Irish scientists developing new material to increase shelf life of beer

September 18, 2012, Trinity College Dublin
Richard Corker, SABMiller and Professor Jonathan Coleman, CRANN, TCD

Scientists at CRANN, the nanoscience institute based at Trinity College Dublin, have partnered with world-leading brewing company SABMiller on a project to increase the shelf life of bottled beer in plastic bottles. The new deal will see SABMiller invest in the project over a two year period. 

Professor Jonathan Coleman and his team in CRANN are using nanoscience research methods to develop a new material that will prolong the of beer in plastic bottles. Current plastic bottles have a relatively short shelf life, as both oxygen and carbon dioxide can permeate the plastic and diminish the flavour.

The new material, when added to will make them extremely impervious, meaning that oxygen cannot enter and that the carbon dioxide cannot escape, thus preserving the taste and 'fizz'.

The team will exfoliate nano-sheets of , each with a thickness of approximately 50,000 times thinner than one . These nano-sheets will be mixed with plastic, which will result in a material that is extremely impervious to . The molecules will be unable to diffuse through the material and shelf life will be increased.

As well as increasing the shelf life of the beer itself, less material is required in production, reducing cost and environmental impact.

Dr. Diarmuid O'Brien, Executive Director, CRANN said, "This partnership with SABMiller highlights the applicability of and its relevance to everyday products. Improving every consumable from our lighting, our cars, our electronic devices, medicines, clothing and food and drink is being researched by nanoscientists worldwide. Ireland is amongst the world leaders in this area, ranked 6th globally for materials science. Because of the work like that of Professor Coleman and his peers, last year CRANN received over €5 million in non-Exchequer funding to progress research projects. Companies worldwide, like SABMiller, are taking notice. We are delighted to partner on this exciting project and look forward to its results."

Professor Coleman's technique which involves the exfoliation of boron nitride, and other layered materials, has been published in Science.

Explore further: 'Nano-bricks' may help build better packaging to keep foods fresher longer

More information: Two-Dimensional Nanosheets Produced by Liquid Exfoliation of Layered Materials, Science 4 February 2011: Vol. 331 no. 6017 pp. 568-571 DOI: 10.1126/science.1194975

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3.7 / 5 (3) Sep 18, 2012
This is research that warrants vast government subsidies.
5 / 5 (2) Sep 18, 2012
I heard that Trinity College Dublin has a long list of volunteers for the tasting phase of this research project.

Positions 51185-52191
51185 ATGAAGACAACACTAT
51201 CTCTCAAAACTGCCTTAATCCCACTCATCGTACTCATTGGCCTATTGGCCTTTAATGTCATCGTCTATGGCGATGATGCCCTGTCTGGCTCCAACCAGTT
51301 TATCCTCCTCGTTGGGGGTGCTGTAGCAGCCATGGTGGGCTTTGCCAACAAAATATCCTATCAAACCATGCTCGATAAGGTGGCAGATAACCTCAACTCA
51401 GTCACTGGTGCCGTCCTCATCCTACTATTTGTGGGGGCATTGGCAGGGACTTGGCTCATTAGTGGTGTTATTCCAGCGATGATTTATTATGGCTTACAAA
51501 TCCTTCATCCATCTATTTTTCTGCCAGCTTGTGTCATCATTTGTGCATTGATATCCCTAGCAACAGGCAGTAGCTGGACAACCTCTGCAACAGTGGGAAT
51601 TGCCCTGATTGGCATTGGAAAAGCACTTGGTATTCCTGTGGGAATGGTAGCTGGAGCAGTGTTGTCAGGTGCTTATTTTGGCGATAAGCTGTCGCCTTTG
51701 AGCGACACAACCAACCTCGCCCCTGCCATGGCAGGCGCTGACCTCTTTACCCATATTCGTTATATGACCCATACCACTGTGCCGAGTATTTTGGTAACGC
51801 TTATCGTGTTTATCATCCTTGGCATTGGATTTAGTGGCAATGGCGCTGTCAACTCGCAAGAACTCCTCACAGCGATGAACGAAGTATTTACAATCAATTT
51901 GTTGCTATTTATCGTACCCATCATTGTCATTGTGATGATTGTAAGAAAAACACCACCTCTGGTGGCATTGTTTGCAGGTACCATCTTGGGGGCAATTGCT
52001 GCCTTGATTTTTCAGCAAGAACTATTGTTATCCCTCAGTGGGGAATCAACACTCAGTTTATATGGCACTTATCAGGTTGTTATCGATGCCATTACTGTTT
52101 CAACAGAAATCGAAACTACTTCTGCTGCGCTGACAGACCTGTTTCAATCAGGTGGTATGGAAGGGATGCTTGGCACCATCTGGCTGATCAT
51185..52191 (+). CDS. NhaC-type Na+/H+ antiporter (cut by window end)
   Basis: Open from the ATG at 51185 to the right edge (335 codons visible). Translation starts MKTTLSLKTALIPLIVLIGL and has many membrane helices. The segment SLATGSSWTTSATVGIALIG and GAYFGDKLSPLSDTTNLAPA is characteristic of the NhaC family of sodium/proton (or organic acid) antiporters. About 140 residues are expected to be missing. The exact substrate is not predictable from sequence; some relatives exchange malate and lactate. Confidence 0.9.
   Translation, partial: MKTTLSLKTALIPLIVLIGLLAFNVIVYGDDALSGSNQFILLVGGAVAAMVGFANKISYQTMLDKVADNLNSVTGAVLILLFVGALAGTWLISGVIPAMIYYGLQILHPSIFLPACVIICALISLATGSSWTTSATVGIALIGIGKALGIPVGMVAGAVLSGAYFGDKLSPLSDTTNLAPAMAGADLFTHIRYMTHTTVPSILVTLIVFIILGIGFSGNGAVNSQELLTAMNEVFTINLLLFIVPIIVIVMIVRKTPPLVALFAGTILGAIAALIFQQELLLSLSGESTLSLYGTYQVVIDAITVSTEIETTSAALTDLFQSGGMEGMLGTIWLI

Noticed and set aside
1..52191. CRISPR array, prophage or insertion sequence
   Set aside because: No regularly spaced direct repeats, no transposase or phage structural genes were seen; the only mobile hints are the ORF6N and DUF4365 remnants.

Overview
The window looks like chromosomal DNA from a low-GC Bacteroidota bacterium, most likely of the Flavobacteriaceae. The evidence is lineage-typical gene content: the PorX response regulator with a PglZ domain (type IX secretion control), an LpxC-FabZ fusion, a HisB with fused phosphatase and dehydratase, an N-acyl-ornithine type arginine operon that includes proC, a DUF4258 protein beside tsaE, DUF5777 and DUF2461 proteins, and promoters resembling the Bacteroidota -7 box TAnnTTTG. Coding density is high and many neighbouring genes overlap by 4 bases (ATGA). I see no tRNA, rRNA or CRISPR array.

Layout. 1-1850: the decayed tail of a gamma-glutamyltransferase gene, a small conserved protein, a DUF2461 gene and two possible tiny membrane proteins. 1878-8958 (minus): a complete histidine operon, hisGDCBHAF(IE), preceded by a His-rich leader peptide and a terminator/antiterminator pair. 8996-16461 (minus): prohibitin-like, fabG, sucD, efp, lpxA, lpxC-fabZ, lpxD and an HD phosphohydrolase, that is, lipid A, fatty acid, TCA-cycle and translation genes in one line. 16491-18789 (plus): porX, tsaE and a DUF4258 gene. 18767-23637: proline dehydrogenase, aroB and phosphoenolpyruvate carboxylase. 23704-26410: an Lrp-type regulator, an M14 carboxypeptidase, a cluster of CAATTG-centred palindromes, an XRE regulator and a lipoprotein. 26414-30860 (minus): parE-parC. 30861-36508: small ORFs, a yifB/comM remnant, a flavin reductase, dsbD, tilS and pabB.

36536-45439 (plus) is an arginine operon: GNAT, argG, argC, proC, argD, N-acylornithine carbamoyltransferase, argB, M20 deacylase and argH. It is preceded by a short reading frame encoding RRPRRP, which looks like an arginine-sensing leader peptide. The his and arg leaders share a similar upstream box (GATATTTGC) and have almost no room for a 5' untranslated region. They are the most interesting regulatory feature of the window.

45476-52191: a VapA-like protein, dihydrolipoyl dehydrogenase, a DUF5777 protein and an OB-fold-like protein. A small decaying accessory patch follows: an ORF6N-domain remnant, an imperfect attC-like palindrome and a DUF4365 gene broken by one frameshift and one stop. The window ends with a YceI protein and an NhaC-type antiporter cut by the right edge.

1 / 5 (1) Sep 18, 2012
Ah, yes --the (SAB)Miller Brewing Company is on the scene, making certain that you get your dose --and more, no doubt-- of pthalate, bisphenol, PCB, etc with each serving of their fine product.

Yessir --in this newly dawned era of panglobal freimarket capitalism, the consumer is definitely the big winner.

Drink up, boys!

not rated yet Sep 18, 2012
With any luck they'll be able to use the BN as the inner layer of the plastic bottle, keeping the beer out of contact from the plastic. At least for now BN is not known to be toxic or to have any adverse health effects (aside from when it's inhaled as a powder -- not likely if it's on the inside of a bottle). That would take care of Caliban's concerns. Of course I'd want to have extensive testing to show that BN doesn't dissolve in beer and react to form something just as bad as or worse than what you get from typical plastic linings.
3 / 5 (2) Sep 18, 2012
"Irish scientists ... beer!"

There is a joke here somewhere...
3 / 5 (2) Sep 18, 2012
That would take care of Caliban's concerns.

Caliban is just another nervous Norvus who hates civilization and all its benefits. Pay him no heed.
1 / 5 (1) Sep 19, 2012
That would take care of Caliban's concerns.

Caliban is just another nervous Norvus who hates civilization and all its benefits. Pay him no heed.

No way, shooty --it's all about the beer! And it verges on the criminal that beer should ever be stored/transported in anything besides wood or steel vessels, or served out of anything but glass, stone/ceramic, or the odd skull.

Yours would do just fine. Can I have it?

Even using plastic supply hoses is abomination, when rubber is easily available, and many times more durable.

No --all this plastic has no other purpose than to serve the greed of the profit-takers, and is in no way --nor ever shall be--a healthier, safer alternative.

not rated yet Sep 19, 2012
The plastic bigots are drunk, as usual.

These beer-on-nitride materials will allow plastics with less of other fillers and preservers.

What do you call a polymer complex with fillers and preservers that is rapidly quenched? That is right, glass.

We all know why they stopped using lead glass for drinking, or that there is no "rust free" steel but corrosion resistant (with many interesting heavy metal preservers) and that rust is highly poisonous, I hope.

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